The site will relocate on Monday, April 12 to the arena, which is on Arizona State University's Tempe campus.
"Arizonans have come together to protect our communities and expand vaccinations quickly," Ducey said in a statement on April 8. "I’m grateful to all the volunteers, staff members and health care professionals who are helping Arizonans get vaccinated, and to Arizona State University for their continued partnership."
The relocation of the outdoor site currently in a parking lot near the Phoenix-Tempe border is the latest change in the state’s mass vaccination program to account for rising temperatures. Other state-run sites are moving indoors or foregoing daytime hours.
Free parking is available in a parking lot near the ASU arena which is close to transit routes, the department said.
According to the governor, the Phoenix Municipal Stadium site has administered nearly 200,000 doses of the COVID-19 vaccine.
Those who already have a second-dose appointment scheduled for Phoenix Municipal Stadium for April 12 and beyond will be notified of the venue change.
The state health department on Thursday reported 670 additional confirmed COVID-19 cases and 32 more deaths, increasing the state’s pandemic totals to 846,900 cases and 17,055 deaths.
Hospitalizations continued to hover in the 500-600 range, with 541 patients occupying inpatient beds as of Wednesday. That’s about a tenth of the Jan. 11 pandemic high of 5,082, according to the dashboard.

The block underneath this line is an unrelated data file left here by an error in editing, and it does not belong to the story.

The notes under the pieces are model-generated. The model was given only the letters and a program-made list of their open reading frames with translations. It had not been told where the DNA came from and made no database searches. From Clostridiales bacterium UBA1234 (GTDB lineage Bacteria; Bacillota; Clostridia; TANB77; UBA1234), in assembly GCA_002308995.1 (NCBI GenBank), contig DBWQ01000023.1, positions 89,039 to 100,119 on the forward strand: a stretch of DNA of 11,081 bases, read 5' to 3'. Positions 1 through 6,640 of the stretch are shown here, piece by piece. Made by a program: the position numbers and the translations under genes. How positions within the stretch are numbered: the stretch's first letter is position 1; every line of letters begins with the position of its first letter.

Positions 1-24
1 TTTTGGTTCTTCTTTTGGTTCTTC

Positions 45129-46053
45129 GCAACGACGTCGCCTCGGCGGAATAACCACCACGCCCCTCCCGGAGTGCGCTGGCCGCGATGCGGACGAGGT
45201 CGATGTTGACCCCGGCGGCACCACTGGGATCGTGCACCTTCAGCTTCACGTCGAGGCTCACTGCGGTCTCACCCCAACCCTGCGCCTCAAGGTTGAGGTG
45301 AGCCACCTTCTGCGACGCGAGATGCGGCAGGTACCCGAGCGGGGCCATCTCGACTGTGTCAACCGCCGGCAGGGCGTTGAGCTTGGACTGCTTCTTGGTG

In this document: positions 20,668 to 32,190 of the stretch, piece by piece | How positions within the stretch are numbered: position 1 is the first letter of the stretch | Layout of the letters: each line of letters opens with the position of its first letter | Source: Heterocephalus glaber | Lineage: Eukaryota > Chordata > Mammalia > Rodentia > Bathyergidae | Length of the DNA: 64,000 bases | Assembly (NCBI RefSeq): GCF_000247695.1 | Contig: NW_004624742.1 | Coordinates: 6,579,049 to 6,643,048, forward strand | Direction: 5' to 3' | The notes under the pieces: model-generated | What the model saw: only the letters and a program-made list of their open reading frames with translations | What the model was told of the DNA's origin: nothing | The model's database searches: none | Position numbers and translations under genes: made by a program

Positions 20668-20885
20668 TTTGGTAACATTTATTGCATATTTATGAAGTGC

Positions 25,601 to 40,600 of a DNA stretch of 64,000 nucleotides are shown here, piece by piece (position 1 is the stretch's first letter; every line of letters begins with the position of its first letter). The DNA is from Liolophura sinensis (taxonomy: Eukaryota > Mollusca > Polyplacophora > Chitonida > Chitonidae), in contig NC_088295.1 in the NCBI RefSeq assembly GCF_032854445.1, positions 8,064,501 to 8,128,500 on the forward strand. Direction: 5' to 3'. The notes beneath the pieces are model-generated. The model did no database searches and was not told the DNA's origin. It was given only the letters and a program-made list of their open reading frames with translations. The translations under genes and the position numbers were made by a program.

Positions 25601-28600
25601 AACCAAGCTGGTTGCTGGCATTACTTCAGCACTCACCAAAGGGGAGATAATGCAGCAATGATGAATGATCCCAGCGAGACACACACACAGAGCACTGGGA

The state’s seven-day rolling average of daily new cases increased over the past two weeks, rising from 503.7 on March 23 to 631.3 on Wednesday. Meanwhile, the rolling average of daily deaths dropped from 36.6 to 9.5 during the same period, according to Johns Hopkins University data.
The Associated Press contributed to this report.
In order to protect yourself from a possible infection, the CDC recommends:
- Avoid close contact with people who are sick.
- Avoid touching your eyes, nose, and mouth.
- Stay home when you are sick.
- Cover your cough or sneeze with a tissue, then throw the tissue in the trash.
- Clean and disinfect frequently touched objects and surfaces using a regular household cleaning spray or wipe.
- Cover your mouth and nose with a cloth face cover when around others
- Wash your hands often with soap and water for at least 20 seconds, especially after going to the bathroom; before eating; and after blowing your nose, coughing, or sneezing.
- Monitor your health daily
Coronavirus in Arizona: Latest case numbers
Symptoms for coronavirus COVID-19 include fever, coughing, and shortness of breath. These, of course, are similar to the common cold and flu.
Expect a common cold to start out with a sore or scratchy throat, cough, runny and/or stuffy nose. Flu symptoms are more intense and usually come on suddenly, and can include a high fever.
Symptoms of COVID-19 may appear more slowly. They usually include fever, a dry cough and noticeable shortness of breath, according to the World Health Organization. A minority of cases develop pneumonia, and the disease is especially worrisome for the elderly and those with other medical problems such as high blood pressure, obesity, diabetes or heart conditions.
To protect yourself, wash your hands well and often, keep them away from your face, and avoid crowds and standing close to people.
And if you do find yourself showing any of these flu or coronavirus symptoms - don't go straight to your doctor's office. That just risks making more people sick, officials urge. Call ahead, and ask if you need to be seen and where.
FOX 10 is working to keep you up to date with local and national developments on COVID-19. Every weekday on FOX News Now, our live coverage begins at 7 a.m. MST reporting the latest news, prevention tips and treatment information.
You can also get the latest coronavirus news from around the country at coronavirusnow.com.